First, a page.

The dwarf sperm whale is a toothed whale named after the waxy substance, spermaceti, found in its head. This organ is a sac of oil that helps the whales produce sound. Similar to squids, dwarf sperm whales can produce a dark, ink-like liquid that helps them escape from predators.
Dwarf sperm whales are found in temperate and tropical seas worldwide. The dwarf sperm whale appears very similar to the pygmy sperm whale. In the field, it is very difficult to distinguish between the two species because they can be so easily confused. Both species are poorly known due to the limited availability of information and their cryptic appearance at sea.
The dwarf sperm whale can range in size from 2 to 2.7 m (6.6 to 8.9 ft) in length and 136 to 272 kg (300 to 600 lb) in weight—less than the 4.25 m (14 ft) and 417 kg (920 lb) pygmy sperm whale. A newborn is generally around 1 m (3 ft 3 in) long and 14 kg (31 lb). Males are thought to reach physical maturity at age 15, and females at age 13. Sexual maturity, which happens after an individual has attained 2–2.2 m (6 ft 7 in–7 ft 3 in) in length, happens at 2 to 3 years for males and around 5 for females.
Gestation takes place probably over around 9.5 months.
The dwarf sperm whale has a dark-gray or blue-gray coloration with a lighter-gray underside, and a pale, crescent-shaped mark between the eye and the flipper, sometimes called a “fake gill,” which is characteristic of the genus. Some individuals have been known to have a second crescent-shaped mark, creating a sort of pale ring encircling a darker spot. It has a high dorsal fin halfway down the length of the body, and two or more throat grooves. The dorsal fin is taller and closer to the head than it is in the pygmy sperm whale, and the back is flatter.
Population and distribution
The dwarf sperm whale ranges throughout tropical and temperate oceans of the world and inhabits the continental shelf and slope area. It seems to prefer warmer waters than the pygmy sperm whale. The dwarf sperm whale is one of the most commonly beached deep-diving whales in the world, though rarely seen at sea, and likewise, most information about the whale comes from examining beached individuals. Diving depth may vary from place to place: a study in the Bahamas placed average depth at around 250 m (820 ft), whereas a study in the deeper waters of Hawaii placed it at around 1,500 m (4,900 ft).
In the West Pacific, its recorded range spans from Japan to Tasmania and New Zealand, and in the East Pacific from British Columbia to central Chile. In the Indian Ocean, the whale is reported from Oman, Sri Lanka, India, Thailand, Philippines, Indonesia around Timor, western Australia and South Africa. In the West Atlantic, it has been recorded from Virginia to southern Brazil, and in the East Atlantic from Italy in the Mediterranean Sea to South Africa.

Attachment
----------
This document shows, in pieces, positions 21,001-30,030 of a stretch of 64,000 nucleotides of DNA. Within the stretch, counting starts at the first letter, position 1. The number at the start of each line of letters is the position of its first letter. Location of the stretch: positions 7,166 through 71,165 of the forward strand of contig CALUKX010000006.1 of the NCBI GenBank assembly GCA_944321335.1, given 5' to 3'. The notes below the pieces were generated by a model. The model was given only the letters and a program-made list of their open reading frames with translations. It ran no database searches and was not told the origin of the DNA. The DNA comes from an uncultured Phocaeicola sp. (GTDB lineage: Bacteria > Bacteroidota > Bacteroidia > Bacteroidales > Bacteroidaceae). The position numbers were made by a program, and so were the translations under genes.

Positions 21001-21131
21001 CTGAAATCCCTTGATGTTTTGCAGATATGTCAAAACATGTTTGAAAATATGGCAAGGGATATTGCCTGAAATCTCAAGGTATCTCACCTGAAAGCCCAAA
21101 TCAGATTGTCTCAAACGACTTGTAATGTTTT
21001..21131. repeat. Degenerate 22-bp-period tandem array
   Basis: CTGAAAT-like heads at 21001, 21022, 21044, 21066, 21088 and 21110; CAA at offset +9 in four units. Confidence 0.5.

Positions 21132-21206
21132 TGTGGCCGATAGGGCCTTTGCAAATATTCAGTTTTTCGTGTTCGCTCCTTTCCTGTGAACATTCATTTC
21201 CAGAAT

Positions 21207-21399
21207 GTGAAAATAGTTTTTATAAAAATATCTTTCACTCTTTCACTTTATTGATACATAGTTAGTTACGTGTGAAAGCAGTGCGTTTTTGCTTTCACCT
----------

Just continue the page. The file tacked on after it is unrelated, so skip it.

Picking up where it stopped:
Lifespan & Reproduction
Dwarf sperm whales can live up to 22 years. They reach sexual maturity when they are 2.5 to 5 years old. In the Southern Hemisphere, females give birth between December and March. Females may give birth after a pregnancy that lasts about 1 year. Calves are about 3.3 feet long and weigh about 30 pounds at birth. They are weaned after 1 year.
Behavior and Diet
Dwarf sperm whales are usually seen either alone or in small groups of 16 or fewer individuals. These groups can vary based on age and sex, but little else is known about their social organization.
Dwarf sperm whales spend very little time at the water’s surface and almost never approach vessels. When they are seen at the surface, they are usually either swimming slowly or lying still (also known as logging). Their blows are not visible when they surface. They will slowly sink and disappear from view without showing their flukes before diving back into the water.
Dwarf sperm whales’ use of the “squid tactic” makes them unique among whales. Each dwarf sperm whale has a sac filled with dark liquid in its intestine. The whale can release more than three gallons of dark, reddish-brown liquid—or ink—from this sac. This liquid creates a dark cloud in the water to help protect the whales when they feel threatened or when they are trying to escape predators.
Dwarf sperm whales can dive at least 1,000 feet deep in search of food. They may feed in slightly shallower waters than pygmy sperm whales. They eat cephalopods (e.g., squid and octopus), crustaceans (e.g., crabs and shrimp), and fish. Like bats, and other toothed whales, dwarf sperm whales use echolocation to locate prey, meaning they use sound to navigate and “see” the world around them. They do so by producing sounds from their melons (or foreheads) that reflect off of the objects around them.